‘Frustration is the worst feeling. We’ve had this same conversation . . . but for some reason unfortunately, people listen more, listen to each other and coaches when we lose a game. It’s similar, experience being a great teacher. Like a rat in a box, you can push it and food comes and that teaches you a lot. Or like if you put your hand on a hot stove, same reaction, but for some reason, you really don’t touch the stove anymore.
“Apparently we have to lose in order to learn the things that we’ve already been saying. I’ve felt like we’ve lost the last six games in a row that we’ve been playing, but we won them. We kept doing those mistakes, and it finally caught up to us.”
Maryland — The 21-4 record is impressive enough, and so is the Terrapins’ flair for pulling out close games. Nine of their victories have come by six points or less, three by one point. But check back when they’ve beaten a ranked opponent. Because they haven’t yet.
Michigan State — The Spartans had four freshmen score in double figures Saturday against Iowa, a first for the Tom Izzo era, and a sign of the youth movement they’re undergoing. Everyone keeps waiting for one of those annual Michigan State surges, but the 15-10 Spartans are zig-zagging to the finish line. They lose three in a row, then beat Michigan and win at Nebraska, then get thrashed by 29 points at Michigan, then put down Iowa by 11.
“I figured out I’ve been lying to all of you,” Izzo said to the media after the Iowa win. “I said we have to get more consistent. We are consistent. We’re consistently turning the ball out, we’re consistently playing parts of games.
“Maybe it is just part of the process. I watched Kentucky and they just looked average. I watched Duke. Maybe it’s just the way it is. These freshman are going to take awhile.”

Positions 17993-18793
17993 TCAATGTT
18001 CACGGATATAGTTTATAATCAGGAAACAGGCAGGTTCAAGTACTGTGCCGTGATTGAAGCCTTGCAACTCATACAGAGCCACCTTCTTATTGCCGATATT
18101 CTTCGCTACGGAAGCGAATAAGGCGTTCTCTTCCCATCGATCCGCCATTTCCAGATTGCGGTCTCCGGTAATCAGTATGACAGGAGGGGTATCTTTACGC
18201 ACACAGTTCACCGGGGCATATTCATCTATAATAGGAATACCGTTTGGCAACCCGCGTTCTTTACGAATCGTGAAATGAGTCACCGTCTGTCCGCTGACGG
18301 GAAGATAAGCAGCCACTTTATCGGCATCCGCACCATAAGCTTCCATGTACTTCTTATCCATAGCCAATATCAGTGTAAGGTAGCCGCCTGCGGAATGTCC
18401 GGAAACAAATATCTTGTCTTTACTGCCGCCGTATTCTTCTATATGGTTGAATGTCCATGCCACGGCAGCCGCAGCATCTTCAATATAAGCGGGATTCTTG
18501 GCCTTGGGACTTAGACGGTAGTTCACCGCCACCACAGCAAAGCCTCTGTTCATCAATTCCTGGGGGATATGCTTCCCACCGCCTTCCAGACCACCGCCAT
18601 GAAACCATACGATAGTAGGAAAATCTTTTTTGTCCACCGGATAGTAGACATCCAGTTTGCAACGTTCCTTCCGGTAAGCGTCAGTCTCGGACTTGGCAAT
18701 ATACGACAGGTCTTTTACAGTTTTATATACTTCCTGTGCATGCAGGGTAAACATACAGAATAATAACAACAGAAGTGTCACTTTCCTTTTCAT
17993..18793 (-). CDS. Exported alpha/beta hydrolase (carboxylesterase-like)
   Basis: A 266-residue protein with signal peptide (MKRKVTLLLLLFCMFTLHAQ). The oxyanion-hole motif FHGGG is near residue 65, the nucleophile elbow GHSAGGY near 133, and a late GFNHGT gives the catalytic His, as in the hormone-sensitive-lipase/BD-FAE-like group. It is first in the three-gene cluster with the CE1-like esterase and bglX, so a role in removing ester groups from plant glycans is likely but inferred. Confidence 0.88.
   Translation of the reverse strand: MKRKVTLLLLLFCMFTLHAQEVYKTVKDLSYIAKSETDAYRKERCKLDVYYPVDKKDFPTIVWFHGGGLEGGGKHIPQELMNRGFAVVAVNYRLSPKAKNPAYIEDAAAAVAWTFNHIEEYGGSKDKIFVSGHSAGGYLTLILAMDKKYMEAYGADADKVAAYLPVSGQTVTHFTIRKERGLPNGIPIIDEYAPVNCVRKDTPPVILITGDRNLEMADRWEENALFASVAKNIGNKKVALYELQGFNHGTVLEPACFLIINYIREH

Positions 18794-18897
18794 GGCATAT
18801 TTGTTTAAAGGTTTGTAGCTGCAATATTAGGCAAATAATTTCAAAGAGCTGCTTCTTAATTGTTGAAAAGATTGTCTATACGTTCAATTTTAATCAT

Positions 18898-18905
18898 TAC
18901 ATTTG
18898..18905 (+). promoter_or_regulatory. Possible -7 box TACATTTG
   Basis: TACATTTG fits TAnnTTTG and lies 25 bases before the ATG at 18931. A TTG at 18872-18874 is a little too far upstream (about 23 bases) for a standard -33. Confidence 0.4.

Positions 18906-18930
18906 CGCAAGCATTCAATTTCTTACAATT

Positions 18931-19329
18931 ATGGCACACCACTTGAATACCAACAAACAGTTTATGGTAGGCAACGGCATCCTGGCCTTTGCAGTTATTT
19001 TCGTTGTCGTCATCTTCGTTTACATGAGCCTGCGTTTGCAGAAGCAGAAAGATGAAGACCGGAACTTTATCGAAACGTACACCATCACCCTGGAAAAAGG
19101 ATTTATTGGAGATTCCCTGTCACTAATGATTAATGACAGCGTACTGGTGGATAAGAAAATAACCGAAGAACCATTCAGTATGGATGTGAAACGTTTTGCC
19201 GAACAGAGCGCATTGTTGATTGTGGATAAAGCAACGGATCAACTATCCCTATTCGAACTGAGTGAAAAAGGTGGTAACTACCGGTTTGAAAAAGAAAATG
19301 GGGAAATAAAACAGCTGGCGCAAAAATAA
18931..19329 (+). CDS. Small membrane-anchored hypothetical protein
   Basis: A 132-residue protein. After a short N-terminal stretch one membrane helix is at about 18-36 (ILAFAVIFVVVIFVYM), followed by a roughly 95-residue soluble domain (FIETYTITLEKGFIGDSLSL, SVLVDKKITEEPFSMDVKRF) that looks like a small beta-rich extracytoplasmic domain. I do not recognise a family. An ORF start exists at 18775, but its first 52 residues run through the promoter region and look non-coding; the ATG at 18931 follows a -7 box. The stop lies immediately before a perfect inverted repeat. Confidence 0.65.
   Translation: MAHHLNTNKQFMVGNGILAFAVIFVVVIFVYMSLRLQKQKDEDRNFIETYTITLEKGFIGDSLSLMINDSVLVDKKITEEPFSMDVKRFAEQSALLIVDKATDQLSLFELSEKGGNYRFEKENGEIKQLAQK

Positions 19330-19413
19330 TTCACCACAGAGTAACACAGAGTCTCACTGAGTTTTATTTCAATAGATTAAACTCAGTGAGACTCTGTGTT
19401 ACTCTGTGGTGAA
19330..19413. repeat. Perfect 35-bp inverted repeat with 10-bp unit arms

Purdue — If Caleb Swanigan’s double-doubles keep piling up – he has 21 in 25 games – the 20-5 Boilermakers will keep drawing more support as the Big Ten team most likely for a long ride in March. They just sent a message with victories at Indiana, Maryland and Michigan State.
Michigan — Somehow the Wolverines got to Feb. 12 without winning a road game, but they took care of that at Indiana. This 16-9 team is capable of offensive fireworks shows. Notice the 60.4 percent shooting against Michigan State, 63.3 its first Indiana game, and 14-for-26 from the 3-point line at UCLA.
Indiana — Once upon a time, the Hoosiers had beaten Kansas and North Carolina and were ranked No. 3 in the nation. Now they have 11 losses, with four road games left in their last five. Hello, NIT.
Injuries have hurt, but it goes deeper. Tom Crean used phrases such as “our maturity has got to raise” to describe Indiana on Sunday. And to explain the offensive woes against Michigan, “Some of it is ridiculous setups and cuts. It’s just absolute remedial nonsense.”
So which is it for the Big Ten?
Half full? A balanced and competitive league, where the bottom division has clearly trended upward.
Half empty? A league possibly devoid of genuine Final Four contenders.
Said Beilein, “We’ll answer that question in March.”